"The subtleties and nuances of psychiatric diagnosis render certainties virtually beyond reach in most situations. The reasonable-doubt standard of criminal law functions in its realm because there the standard is addressed to specific, knowable facts. Psychiatric diagnosis, in contrast, is to a large extent based on medical `impressions' drawn from subjective analysis and filtered through the experience of the diagnostician. This process often makes it very difficult for the expert physician to offer definite conclusions about any particular patient."

Addington v. Texas, 441 U.S. 418, 430, 99 S. Ct. 1804, 1811, 60 L. Ed. 2d 323 (1979).

"Commentators and researchers have long acknowledged that even the best attempts to identify dangerous individuals on the basis of specified facts have been inaccurate roughly two-thirds of the time, almost always on the side of overprediction. On a clinical basis, mental health professionals can diagnose past or present mental condition with some confidence, but strong institutional biases lead them to err when they attempt to determine an individual's dangerousness, especially when the consequence of a finding of dangerousness is that an obviously mentally ill patient will remain within their control."

Jones, supra, 463 U.S. at 378-79, 103 S. Ct. at 3057.

"Given the lack of certainty and the fallibility of psychiatric diagnosis," Addington, supra, 441 U.S. at 429, 99 S. Ct. at 1811, it seems impossible that an expert witness could or would ever give a guarantee concerning a mentally ill person. Thus, requiring a guarantee in this particular case imposed *160 a burden of proof on this appellant which he could not meet.

The appellant in this instant case was only required to prove, by a preponderance of the evidence, that he is no longer dangerous. He is not required to provide guarantees.

Based on the evidence presented at the hearing, we find that the appellant met his burden of proving that he is no longer dangerous. As we stated before, the witnesses testified that if the appellant quit taking his medication, he might become psychotic again, and if he became psychotic again, he might become violent if he experienced a great deal of stress.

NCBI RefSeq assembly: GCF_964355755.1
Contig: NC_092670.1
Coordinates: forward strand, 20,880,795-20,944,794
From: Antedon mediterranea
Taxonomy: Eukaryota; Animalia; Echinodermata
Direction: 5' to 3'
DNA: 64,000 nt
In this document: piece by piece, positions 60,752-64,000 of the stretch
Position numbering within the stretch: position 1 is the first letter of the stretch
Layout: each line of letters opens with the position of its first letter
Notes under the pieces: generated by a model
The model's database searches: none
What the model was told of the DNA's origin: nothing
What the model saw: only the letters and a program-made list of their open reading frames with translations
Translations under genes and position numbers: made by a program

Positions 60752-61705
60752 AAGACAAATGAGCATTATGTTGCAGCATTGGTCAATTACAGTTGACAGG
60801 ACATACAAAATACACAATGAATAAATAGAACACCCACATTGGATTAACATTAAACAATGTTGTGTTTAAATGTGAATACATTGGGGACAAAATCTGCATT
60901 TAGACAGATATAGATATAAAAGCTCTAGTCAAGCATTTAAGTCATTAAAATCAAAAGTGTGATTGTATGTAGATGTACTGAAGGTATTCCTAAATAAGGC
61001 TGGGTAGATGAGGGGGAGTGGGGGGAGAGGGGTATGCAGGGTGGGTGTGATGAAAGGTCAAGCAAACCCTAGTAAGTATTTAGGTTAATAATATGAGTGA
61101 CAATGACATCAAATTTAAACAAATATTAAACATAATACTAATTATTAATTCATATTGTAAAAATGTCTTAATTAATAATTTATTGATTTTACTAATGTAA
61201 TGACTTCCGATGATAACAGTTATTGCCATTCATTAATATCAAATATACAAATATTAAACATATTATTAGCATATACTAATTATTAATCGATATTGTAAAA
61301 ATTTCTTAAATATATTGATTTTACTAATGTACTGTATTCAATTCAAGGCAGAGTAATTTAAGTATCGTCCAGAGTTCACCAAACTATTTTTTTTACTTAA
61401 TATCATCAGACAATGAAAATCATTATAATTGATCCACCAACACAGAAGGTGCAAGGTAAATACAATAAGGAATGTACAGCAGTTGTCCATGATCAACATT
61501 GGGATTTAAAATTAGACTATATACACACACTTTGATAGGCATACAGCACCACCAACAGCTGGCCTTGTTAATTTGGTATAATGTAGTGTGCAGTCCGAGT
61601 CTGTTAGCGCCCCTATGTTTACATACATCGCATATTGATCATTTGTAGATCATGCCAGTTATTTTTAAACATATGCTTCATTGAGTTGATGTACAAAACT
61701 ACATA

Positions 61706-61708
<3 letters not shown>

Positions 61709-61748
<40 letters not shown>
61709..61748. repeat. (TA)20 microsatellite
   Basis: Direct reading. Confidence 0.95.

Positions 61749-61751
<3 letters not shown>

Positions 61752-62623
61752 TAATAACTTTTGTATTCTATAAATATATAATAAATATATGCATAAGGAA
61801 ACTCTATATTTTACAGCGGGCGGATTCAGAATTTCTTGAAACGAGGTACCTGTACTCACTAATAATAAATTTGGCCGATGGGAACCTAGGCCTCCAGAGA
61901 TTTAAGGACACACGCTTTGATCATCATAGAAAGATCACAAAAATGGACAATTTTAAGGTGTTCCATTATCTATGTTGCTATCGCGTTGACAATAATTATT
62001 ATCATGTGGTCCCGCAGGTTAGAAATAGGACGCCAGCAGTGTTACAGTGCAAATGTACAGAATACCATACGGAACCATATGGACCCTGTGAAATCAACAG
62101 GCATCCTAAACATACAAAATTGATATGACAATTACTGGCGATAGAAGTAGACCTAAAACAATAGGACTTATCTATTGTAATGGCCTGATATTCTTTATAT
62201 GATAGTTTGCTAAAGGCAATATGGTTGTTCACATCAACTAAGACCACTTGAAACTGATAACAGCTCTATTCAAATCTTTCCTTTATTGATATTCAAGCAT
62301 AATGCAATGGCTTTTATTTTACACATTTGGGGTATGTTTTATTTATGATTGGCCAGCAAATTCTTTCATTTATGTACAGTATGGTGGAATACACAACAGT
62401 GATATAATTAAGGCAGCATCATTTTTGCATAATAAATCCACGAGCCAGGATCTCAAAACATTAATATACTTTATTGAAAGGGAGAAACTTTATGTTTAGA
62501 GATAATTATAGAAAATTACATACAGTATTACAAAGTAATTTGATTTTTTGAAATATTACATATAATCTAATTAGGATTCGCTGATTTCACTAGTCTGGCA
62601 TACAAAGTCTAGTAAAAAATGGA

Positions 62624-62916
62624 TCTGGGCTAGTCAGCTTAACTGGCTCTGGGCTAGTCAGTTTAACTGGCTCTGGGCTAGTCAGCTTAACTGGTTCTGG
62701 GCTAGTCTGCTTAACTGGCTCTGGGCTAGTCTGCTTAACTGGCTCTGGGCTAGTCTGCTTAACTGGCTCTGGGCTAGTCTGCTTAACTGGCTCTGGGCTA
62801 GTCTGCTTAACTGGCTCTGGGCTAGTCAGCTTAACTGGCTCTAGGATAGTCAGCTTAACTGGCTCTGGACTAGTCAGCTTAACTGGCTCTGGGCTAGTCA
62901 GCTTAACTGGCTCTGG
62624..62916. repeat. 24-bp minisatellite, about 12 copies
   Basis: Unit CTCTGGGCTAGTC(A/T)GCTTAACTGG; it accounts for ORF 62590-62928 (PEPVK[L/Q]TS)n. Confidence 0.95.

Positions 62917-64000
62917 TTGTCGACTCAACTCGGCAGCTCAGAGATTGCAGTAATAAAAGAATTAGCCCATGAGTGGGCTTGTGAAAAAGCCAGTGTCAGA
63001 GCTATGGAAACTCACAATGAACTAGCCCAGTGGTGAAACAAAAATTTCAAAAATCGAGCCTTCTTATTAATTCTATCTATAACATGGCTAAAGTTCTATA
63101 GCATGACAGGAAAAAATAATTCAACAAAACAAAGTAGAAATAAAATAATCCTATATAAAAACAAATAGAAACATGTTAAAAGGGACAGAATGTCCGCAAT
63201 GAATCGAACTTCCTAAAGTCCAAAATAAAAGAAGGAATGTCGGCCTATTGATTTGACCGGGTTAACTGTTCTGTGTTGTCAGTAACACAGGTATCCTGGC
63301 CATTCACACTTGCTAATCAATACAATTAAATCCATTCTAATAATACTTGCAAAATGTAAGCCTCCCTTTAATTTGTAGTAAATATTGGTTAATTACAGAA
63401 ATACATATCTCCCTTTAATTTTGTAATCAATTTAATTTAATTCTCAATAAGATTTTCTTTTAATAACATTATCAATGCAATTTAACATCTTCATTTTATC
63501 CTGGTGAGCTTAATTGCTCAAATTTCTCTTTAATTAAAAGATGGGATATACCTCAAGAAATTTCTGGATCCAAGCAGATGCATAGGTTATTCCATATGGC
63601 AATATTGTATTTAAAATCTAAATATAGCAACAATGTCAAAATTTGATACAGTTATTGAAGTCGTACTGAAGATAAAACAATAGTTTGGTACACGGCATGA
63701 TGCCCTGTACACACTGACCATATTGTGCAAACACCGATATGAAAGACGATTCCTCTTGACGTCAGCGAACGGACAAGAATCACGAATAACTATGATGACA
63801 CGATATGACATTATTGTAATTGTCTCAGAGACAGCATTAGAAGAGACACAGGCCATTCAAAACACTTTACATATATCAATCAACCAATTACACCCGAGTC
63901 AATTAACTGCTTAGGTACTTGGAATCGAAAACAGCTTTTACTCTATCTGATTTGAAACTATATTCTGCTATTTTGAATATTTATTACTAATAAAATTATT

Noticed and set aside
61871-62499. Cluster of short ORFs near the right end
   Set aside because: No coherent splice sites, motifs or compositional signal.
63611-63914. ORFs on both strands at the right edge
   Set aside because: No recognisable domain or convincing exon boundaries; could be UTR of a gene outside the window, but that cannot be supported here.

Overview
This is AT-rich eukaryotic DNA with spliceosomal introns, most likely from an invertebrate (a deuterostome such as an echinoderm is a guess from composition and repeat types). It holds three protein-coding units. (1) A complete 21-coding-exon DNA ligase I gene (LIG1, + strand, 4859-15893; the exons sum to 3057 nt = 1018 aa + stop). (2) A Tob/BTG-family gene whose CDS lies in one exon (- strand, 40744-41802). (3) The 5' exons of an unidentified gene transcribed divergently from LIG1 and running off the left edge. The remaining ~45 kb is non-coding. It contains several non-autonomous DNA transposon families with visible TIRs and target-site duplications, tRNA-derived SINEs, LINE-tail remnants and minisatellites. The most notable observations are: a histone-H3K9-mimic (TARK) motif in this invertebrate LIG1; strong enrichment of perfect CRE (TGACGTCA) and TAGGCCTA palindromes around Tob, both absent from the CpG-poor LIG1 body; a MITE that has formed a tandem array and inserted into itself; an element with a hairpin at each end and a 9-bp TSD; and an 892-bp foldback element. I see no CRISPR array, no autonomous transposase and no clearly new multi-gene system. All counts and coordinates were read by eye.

These facts are too tenuous to sustain a finding of dangerousness. The evidence presented at the hearing does not indicate a likelihood that the appellant will pose a threat to himself or others. The evidence establishes that there is a mere possibility, not even an expectency, that the appellant could become dangerous again, and, then, only under certain circumstances.

It has been said that "`the State has no interest in confining individuals involuntarily if they are not mentally ill or if they do not pose some danger to themselves or others.' Addington, 441 U.S. at 426, 99 S. Ct. at 1809." Benham, supra at 1486.

"Hospitals and their medical professionals certainly have no bias against the patient or against release. Therefore, we can safely assume they are disinterested decision-makers. In fact, the mental health system's institutional goal i.e., transfer to a less restrictive environment and eventual releasefavors release. Other factors also favor release, including a perennial lack of space and financial resources, which militates against any motivation to unnecessarily prolong hospitalization, and including the medical professional's pride in his own treatment."

Williams, supra at 1438.

However, in the case at bar, the facts indicate that the hospital staff and the experts who testified for the State were not totally "disinterested decisionmakers." The testimony of these witnesses as well as the judge's colloquy with Dr. Kothpandapani makes it clear that the letter from the attorney of the widow of the deceased threatening legal action if the appellant is released, entered into the decision not to release the appellant. We cannot allow the liberty interests of the appellant to be abridged by such threats.

In light of the evidence adduced at the hearing and the fact that the appellant has attained maximum benefits of hospitalization, we conclude that the appellant's continued confinement is in violation of due process of law. Due process demands that the appellant be released into a structured environment.

During the hearing, the appellant presented evidence of the structures he would observe if he were released. The appellant's brother testified that he would offer support and encourage the appellant to take his medication and seek treatment. He stated he would alert someone if he detected signs of relapse in the appellant.

Dr. Herlihy stated he would see the appellant as an out-patient if the appellant was released and he would monitor the appellant's behavior for signs of deterioration. He also testified that he would take regular blood levels of the appellant to make sure he remained on medication.

There was evidence presented that the appellant has a job upon his release. Three of the appellant's witnesses testified that the appellant was an intelligent individual who was willing and wanted to cooperate and was motivated to do so. Furthermore, a letter from the appellant's attorney to the trial court, which is included in the supplemental record, indicates that the appellant is willing to submit to any type of court- or hospital-created structure.

Thus, we must reverse and remand this cause to the trial court with instructions that the appellant be released from the custody of the Alabama Department of Mental Health as soon as a structure plan can be completed as herein set forth.


*161 BOWEN, P.J., and PATTERSON and McMILLAN, JJ., concur.

TAYLOR, J., dissents without opinion.